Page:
There are more people alive today than ever before, and those individuals are living longer on average and demanding much more in their later years than any generation before them.
Speaking at the 2018 Health and Wealth Leadership Forum, an event hosted by InvestmentNews and the Big Brothers Big Sisters of Massachusetts Bay, Joseph Coughlin, director of MIT's AgeLab, explained how these factors are going to fundamentally change the way advisers work with aging clients.
Advisers in the near future will need to be providing much more than financial advice, Mr. Coughlin said. They will have to have conversations that help clients navigate longevity — topics like geriatric care, transportation and housing — or they risk being replaced by a firm that does.
"The consumer is now demanding deep conversations, not about their money but how they are going to live," Mr. Coughlin said.
He calls it the "experience economy" where people want an adviser who can help them live happy and healthy as well as financially secure.
This is especially important for wealthy individuals, who are living even longer than the rest of the population, according to Mr. Coughlin's research at MIT.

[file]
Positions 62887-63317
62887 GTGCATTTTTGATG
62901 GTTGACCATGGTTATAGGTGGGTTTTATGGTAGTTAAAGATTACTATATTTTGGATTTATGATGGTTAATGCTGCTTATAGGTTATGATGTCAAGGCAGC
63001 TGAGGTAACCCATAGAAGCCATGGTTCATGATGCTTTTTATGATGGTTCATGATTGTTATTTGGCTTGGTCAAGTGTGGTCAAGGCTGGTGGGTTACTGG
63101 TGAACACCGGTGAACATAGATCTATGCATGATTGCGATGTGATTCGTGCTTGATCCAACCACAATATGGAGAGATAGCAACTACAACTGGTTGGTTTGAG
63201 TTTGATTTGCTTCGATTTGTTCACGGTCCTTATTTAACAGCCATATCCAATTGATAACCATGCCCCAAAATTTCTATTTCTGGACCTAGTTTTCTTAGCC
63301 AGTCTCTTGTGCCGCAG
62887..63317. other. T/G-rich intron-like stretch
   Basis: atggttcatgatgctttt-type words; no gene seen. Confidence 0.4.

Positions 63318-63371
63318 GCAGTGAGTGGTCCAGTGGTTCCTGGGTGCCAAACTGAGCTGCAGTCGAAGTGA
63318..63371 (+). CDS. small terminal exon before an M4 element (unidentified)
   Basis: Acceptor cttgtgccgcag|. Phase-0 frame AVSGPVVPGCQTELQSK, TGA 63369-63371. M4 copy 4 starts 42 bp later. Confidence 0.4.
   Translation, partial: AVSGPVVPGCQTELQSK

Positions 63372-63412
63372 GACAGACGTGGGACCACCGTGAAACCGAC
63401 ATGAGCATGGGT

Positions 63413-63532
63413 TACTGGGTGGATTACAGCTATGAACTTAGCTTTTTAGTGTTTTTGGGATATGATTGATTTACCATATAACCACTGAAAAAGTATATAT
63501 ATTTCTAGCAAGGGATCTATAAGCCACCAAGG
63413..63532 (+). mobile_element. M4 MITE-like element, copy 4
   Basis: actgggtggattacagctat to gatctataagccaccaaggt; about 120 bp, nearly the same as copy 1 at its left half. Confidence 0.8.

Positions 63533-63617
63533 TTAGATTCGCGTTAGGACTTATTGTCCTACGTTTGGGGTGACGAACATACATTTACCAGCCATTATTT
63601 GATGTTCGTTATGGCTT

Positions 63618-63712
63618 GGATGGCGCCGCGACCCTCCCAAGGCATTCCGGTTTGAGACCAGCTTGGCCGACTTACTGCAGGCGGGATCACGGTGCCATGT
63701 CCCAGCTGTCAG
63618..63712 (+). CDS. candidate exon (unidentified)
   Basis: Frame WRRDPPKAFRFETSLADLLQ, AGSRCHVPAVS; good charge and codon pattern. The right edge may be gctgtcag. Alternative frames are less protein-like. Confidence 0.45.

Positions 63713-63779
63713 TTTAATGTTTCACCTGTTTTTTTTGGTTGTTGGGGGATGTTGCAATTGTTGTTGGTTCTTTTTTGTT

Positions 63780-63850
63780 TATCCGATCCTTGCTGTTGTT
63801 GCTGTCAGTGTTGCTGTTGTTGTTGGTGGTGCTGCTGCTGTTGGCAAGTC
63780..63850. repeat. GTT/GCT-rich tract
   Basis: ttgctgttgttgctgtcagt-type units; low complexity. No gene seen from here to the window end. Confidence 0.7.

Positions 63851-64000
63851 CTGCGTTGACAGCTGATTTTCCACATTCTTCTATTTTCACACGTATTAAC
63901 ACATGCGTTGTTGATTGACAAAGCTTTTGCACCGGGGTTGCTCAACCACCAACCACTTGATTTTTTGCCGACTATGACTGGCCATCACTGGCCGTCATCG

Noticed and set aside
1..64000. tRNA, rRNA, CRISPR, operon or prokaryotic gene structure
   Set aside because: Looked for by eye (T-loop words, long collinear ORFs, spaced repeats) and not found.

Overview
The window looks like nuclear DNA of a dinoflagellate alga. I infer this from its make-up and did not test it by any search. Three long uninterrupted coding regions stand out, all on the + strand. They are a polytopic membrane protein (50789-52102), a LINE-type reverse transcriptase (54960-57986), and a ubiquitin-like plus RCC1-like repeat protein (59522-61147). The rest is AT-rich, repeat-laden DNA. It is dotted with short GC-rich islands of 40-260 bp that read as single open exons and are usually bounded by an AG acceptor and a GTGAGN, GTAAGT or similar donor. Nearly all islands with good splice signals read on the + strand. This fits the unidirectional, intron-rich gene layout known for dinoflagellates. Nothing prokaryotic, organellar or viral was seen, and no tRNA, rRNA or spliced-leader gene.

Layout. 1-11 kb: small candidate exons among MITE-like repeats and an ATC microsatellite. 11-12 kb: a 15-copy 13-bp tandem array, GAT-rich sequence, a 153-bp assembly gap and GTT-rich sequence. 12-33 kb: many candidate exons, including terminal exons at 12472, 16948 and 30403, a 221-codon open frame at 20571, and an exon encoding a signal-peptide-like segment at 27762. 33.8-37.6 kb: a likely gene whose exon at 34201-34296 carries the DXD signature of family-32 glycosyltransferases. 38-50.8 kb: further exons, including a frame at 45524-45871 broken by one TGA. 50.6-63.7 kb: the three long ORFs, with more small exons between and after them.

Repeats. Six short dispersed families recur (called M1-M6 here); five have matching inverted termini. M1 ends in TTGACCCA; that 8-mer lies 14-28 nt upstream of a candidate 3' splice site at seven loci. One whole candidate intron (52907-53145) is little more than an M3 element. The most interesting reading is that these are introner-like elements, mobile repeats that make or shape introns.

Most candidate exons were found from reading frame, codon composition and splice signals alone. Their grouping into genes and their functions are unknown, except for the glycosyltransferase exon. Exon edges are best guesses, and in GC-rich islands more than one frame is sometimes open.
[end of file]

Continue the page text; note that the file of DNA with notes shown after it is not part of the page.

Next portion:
"You need to become advisers with solutions, not just advisers with information," he said.
A team of leading financial advisers joined him on the panel and shared ways they have formed deep relationships with clients outside of providing investment advice.
Susan Kaplan, the president of Kaplan Financial Services, said she is increasingly helping her clients with Medicare, finding a concierge doctor and other healthcare needs.
"We have to understand more of the world than we did before," Ms. Kaplan said. "It's not just the portfolio. In fact, that fades to the back and they are happy with that."
John Hyland, the founder and managing director of Private Advisor Group, and Chuck Bean, the founder and CEO of Heritage Financial Services, said technology and teams will be critical for firms to adjust to this new paradigm.
The conversations and services that Mr. Coughlin suggested will require valuable adviser and client time, and a collaborative team structure is critical to make it possible.
When asked what advice he would offer advisers, Mr. Coughlin recommended they identify three experts in the fields of transport, senior housing and home modification, and make them a part of the team.
Even if it's just as a consultant, these people will help advisory firms answer the questions that will be most pressing to aging clients, Mr. Coughlin said.